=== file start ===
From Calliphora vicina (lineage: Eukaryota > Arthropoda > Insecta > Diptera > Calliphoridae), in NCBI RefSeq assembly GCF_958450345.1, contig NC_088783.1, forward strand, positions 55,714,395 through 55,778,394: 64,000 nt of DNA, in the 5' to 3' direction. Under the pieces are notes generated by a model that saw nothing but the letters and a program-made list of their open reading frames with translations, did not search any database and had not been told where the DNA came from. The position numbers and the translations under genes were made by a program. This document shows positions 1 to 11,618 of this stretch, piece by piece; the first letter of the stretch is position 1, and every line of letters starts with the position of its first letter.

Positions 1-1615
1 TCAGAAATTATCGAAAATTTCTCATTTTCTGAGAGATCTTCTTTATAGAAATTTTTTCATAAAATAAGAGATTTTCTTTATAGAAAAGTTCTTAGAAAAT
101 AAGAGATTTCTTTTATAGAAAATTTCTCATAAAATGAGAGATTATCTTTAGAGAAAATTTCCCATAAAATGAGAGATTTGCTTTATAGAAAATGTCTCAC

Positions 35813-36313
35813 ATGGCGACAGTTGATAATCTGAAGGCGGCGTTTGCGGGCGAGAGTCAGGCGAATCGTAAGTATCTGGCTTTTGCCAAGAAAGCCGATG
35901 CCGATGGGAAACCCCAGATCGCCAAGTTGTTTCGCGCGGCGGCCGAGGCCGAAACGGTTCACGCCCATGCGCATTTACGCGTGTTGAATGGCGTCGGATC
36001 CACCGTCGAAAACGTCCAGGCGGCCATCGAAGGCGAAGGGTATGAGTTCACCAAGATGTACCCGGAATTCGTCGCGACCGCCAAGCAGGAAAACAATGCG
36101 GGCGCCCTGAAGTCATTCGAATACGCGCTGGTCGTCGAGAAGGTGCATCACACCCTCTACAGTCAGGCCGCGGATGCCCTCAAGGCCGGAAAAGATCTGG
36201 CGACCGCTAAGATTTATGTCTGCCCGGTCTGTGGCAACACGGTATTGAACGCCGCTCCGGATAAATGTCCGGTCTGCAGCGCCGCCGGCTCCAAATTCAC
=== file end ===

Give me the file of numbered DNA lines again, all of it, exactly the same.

From Calliphora vicina (lineage: Eukaryota > Arthropoda > Insecta > Diptera > Calliphoridae), in NCBI RefSeq assembly GCF_958450345.1, contig NC_088783.1, forward strand, positions 55,714,395 through 55,778,394: 64,000 nt of DNA, in the 5' to 3' direction. Under the pieces are notes generated by a model that saw nothing but the letters and a program-made list of their open reading frames with translations, did not search any database and had not been told where the DNA came from. The position numbers and the translations under genes were made by a program. This document shows positions 1 to 11,618 of this stretch, piece by piece; the first letter of the stretch is position 1, and every line of letters starts with the position of its first letter.

Positions 1-1615
1 TCAGAAATTATCGAAAATTTCTCATTTTCTGAGAGATCTTCTTTATAGAAATTTTTTCATAAAATAAGAGATTTTCTTTATAGAAAAGTTCTTAGAAAAT
101 AAGAGATTTCTTTTATAGAAAATTTCTCATAAAATGAGAGATTATCTTTAGAGAAAATTTCCCATAAAATGAGAGATTTGCTTTATAGAAAATGTCTCAC

Positions 35813-36313
35813 ATGGCGACAGTTGATAATCTGAAGGCGGCGTTTGCGGGCGAGAGTCAGGCGAATCGTAAGTATCTGGCTTTTGCCAAGAAAGCCGATG
35901 CCGATGGGAAACCCCAGATCGCCAAGTTGTTTCGCGCGGCGGCCGAGGCCGAAACGGTTCACGCCCATGCGCATTTACGCGTGTTGAATGGCGTCGGATC
36001 CACCGTCGAAAACGTCCAGGCGGCCATCGAAGGCGAAGGGTATGAGTTCACCAAGATGTACCCGGAATTCGTCGCGACCGCCAAGCAGGAAAACAATGCG
36101 GGCGCCCTGAAGTCATTCGAATACGCGCTGGTCGTCGAGAAGGTGCATCACACCCTCTACAGTCAGGCCGCGGATGCCCTCAAGGCCGGAAAAGATCTGG
36201 CGACCGCTAAGATTTATGTCTGCCCGGTCTGTGGCAACACGGTATTGAACGCCGCTCCGGATAAATGTCCGGTCTGCAGCGCCGCCGGCTCCAAATTCAC